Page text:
Wednesday, February 06, 2008

Why The Electoral College Is Good

Not opinion but mathematical analysis! With models that actually look like the real world instead of using the easiest examples. --Go here and read it. And for the "math is hard" whiners,* fear not, no calculator needed.

All thanks to Geek With A .45, who had an itch this might be the case and found someone who had preemptively scratched it!
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* Yeah, that's kind of mean but if you spent as much time as I do with people who style themselves "engineers" yet have to be dragged kicking and screaming to punch in the numbers and turn the crank...! Thankfully, neither Boss's Boss nor the XO himself suffer this peculiar aversion.

7 comments:

phlegmfatale said...

Wow, excellent article! Thanks.

Turk said...

I found my old slide rule from college last night. I wonder if you can still get batteries for it.

Turk said...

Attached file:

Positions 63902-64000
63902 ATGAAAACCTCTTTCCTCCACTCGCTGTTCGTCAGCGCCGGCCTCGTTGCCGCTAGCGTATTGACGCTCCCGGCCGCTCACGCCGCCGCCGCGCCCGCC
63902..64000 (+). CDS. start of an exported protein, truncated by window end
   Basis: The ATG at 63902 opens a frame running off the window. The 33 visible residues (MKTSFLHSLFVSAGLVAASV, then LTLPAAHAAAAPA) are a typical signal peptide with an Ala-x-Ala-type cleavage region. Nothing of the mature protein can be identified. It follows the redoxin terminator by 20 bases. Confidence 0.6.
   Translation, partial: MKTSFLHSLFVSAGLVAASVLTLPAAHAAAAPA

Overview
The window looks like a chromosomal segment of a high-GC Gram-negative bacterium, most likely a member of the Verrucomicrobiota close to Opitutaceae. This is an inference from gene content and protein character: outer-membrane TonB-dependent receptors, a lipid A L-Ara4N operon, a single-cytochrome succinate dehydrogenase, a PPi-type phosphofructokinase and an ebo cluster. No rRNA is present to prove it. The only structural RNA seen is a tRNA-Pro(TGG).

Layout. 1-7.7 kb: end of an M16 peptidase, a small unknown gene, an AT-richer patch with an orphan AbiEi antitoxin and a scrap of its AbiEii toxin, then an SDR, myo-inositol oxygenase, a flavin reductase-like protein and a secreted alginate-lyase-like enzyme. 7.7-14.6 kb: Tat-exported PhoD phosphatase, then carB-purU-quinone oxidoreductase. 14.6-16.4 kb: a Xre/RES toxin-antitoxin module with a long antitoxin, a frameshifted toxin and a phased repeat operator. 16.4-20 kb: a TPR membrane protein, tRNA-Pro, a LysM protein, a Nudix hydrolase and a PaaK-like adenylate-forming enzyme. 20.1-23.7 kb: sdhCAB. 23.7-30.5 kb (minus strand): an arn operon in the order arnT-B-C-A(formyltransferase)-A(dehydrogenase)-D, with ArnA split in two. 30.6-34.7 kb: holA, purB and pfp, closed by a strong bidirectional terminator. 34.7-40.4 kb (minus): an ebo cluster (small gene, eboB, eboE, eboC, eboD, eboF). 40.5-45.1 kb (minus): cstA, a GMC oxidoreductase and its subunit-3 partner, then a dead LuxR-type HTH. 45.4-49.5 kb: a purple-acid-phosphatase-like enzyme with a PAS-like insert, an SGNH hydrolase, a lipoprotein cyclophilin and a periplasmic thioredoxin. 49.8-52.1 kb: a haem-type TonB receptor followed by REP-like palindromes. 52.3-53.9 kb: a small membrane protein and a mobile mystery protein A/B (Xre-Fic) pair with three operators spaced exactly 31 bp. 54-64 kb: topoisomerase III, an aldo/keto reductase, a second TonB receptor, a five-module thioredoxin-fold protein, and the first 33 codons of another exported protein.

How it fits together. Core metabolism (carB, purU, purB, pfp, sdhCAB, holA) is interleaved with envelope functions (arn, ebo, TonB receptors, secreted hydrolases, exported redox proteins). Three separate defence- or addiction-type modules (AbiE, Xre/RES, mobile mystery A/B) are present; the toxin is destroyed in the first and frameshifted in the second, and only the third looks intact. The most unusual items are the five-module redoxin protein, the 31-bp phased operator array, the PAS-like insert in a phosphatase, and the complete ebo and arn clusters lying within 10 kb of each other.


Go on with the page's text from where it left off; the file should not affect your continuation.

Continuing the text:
What do you think about the author's contention that the electoral college forces candidates to form huge coalitions rather than seek narrow majorities? Doesn't this thwart or at least slow down the will of the people? Doesn't it encourage a homogenization of the candidates' positions in order to seek a huge mega-majority in the popular vote that will assure success in the electoral college?

BobG said...

If you can solve it with a calculator or a slide rule, it's not math, it's arithmetic.

Roberta X said...

Turk, I don't dislike it. I think the analysis of the EC's influence to urge office-seekers towards consensus-building as a moderating influence is spot-on. Consider that in a balanced two-party system, at least half the time it's gonna be pushing the doofii (doofuses?) away from positions one dislikes.

...Of course, it would be a lot more positive a thing under a Federal govenment of very limited powers and without political parties. The last time that condition prevailed was, h'mm, during Washinton's presidency?

My best toolbox sliderule was stolen, along with the rest of my (then) toolbox, 19 years ago. Grrrr! I've still got a 12" Pickett stashed away in my desk, just in case.

Turk said...

In Latin, the past-perfect imperative tense of doofus is "dooforandulum": of or pertaining to the act of wanting to have been a doofus. It's a modifying gerund.

Roberta X remotely said...

Note to self: BZZZT, Wrong!

Presidental races didn't go wholly party-centric in an "us vs. them" way until after the early 1830s. And the first real second party, our old pals the Whigs? Pikers. Choke artists; the party didn't even last 20 years as an effective force in politics.

How 'bout that.